Wednesday, February 08, 2017

Tonight's Movie: The Redhead and the Cowboy (1951)

Rhonda Fleming and Glenn Ford star as THE REDHEAD AND THE COWBOY (1951), a Western from Paramount Pictures.

Edmond O'Brien costars, and whatever interest may be found in the film is entirely due to the three leads.

The film is set in a Western territory near the end of the Civil War, where sympathizers for the two sides regularly clash; the latest flash point is for control of a gold shipment.

Ford plays Gil, a cowboy who is surprised to find himself framed for murder. His alibi is Candace Bronson (Fleming), a Confederate spy who flees the scene of the crime; naturally Gil must escape and go after her to clear his name.

Trailing both Gil and Candy is Major Jeffers (O'Brien), a Union officer working undercover as a cattleman.

The movie has a "Western noir" feel along the lines of STATION WEST (1948), though not as good as that film. As a matter of fact, Jonathan Latimer, who cowrote the screenplay, had many classic film noir titles to his credit.

This 82-minute film is basically a continuous chase film, as the characters move from one point to the next, gathering clues as they go. Unfortunately I think the movie could have done a lot more with the classic Western theme of traveling strangers banding together to deal with a common enemy. There are good moments, but as a whole it never gels into something more than roughly a two-and-a-half-star time-passer.

One of the key problems is that the romance between Fleming and Ford is erratically developed; their first kiss is a bit absurd, given that it's hard to forget there's a body lying inches away, and there's not much romantic development after that scene.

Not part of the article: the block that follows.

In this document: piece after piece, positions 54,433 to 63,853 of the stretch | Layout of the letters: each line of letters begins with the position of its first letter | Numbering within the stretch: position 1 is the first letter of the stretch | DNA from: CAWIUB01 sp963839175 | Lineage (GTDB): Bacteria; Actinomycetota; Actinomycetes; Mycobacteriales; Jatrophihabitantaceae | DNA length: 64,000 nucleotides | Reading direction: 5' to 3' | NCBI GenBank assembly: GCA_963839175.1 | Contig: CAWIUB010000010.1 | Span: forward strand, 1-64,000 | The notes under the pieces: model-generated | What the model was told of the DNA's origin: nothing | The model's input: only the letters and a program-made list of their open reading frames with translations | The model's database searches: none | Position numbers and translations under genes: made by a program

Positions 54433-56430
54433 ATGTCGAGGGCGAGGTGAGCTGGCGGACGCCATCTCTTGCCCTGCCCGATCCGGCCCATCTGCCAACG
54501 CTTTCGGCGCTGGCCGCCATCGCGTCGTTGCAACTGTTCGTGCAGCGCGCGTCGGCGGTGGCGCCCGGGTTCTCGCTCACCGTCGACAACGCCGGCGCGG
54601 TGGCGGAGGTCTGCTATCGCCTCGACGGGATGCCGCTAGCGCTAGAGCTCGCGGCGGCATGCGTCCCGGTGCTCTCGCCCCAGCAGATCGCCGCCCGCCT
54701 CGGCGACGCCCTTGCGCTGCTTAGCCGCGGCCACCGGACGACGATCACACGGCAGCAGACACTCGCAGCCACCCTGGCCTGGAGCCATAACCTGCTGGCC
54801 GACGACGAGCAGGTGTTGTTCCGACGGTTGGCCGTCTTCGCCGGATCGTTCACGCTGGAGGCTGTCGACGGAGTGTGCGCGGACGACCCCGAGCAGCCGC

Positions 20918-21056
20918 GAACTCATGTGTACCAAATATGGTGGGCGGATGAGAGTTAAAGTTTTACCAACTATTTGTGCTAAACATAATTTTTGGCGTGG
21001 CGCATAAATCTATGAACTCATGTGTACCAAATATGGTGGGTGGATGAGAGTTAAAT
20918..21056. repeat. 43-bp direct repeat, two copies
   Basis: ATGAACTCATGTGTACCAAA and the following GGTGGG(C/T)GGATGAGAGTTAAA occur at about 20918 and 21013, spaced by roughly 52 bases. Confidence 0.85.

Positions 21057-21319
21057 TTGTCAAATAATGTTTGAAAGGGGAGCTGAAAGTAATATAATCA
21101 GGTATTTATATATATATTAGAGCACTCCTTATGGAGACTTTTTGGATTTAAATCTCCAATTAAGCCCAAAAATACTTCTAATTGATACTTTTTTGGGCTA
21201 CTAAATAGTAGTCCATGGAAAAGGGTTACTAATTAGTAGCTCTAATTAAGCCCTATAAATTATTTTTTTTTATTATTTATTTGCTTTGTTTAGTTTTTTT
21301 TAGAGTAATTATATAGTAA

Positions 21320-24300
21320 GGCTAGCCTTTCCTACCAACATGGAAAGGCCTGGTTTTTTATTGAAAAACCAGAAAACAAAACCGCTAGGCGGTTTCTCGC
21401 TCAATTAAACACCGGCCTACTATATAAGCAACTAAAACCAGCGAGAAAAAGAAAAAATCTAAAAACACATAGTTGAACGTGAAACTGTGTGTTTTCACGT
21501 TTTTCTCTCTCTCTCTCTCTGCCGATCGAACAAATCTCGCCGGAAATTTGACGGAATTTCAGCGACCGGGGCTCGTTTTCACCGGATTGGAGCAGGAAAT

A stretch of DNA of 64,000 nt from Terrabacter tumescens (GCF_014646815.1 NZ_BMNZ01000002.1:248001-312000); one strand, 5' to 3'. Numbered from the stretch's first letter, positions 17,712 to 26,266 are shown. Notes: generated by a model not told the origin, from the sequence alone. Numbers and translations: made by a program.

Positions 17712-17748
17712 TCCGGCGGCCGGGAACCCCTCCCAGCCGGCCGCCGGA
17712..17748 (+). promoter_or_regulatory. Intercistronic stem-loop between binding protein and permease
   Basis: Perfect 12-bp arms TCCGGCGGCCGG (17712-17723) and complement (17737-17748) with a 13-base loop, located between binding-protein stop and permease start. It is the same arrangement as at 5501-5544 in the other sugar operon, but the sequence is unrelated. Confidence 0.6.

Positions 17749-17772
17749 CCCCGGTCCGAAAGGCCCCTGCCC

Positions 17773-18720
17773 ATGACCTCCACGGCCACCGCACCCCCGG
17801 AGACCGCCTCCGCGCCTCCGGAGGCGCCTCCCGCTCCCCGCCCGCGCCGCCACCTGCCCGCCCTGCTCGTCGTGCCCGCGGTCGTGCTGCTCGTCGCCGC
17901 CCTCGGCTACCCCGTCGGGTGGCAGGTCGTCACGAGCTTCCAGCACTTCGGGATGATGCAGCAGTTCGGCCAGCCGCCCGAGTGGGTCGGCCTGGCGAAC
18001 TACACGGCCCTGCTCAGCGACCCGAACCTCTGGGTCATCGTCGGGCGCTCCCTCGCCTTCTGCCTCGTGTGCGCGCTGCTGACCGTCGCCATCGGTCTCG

It's also complicated by the fact that Fleming's character isn't especially sympathetic for most of the film; gorgeous, yes, but more along the lines of a film noir femme fatale before she suddenly turns sunny in the final moments.

The always-charismatic O'Brien ups the film's energy level every time he appears in a scene; unfortunately he exits the film too early. All in all, it's a film which is watchable enough but also a bit disappointing.

Given the title, it's a touch ironic the film is in black and white! That said, the film's Sedona locations look terrific, photographed by Daniel Fapp. The extensive outdoor shooting is the film's best asset aside from the cast. There are a few process shots but for the most part the outdoor scenes were filmed on location and look great.

The movie was directed by Leslie Fenton.

The supporting cast includes Morris Ankrum, Ray Teal, Ralph Byrd, Alan Reed, Janine Perreau, King Donovan, Jeff York, and Iron Eyes Cody.

This film is not available on DVD but has been shown on Encore Westerns Channel.


Blogger mel said...

I have a list as long as my arm of films with colors in their titles but are themselves in black-and-white...

9:23 PM  
Anonymous Anonymous said...

The lead trio combination in this sounds great! I did a double-take on that photo of Fleming with the horse as it looks like Pie, Jimmy Stewart's regular partner. Interesting to see him turn up with other stars as it sounded like he was rarely ridden by anyone else but Stewart.

5:33 PM  
Blogger Laura said...

Love that, Mel!

Lindsay, great to notice Pie here. I need to dig out Petrine Mitchum's book on movie horses and see if she says anything about that. :)

Best wishes,

11:27 PM  

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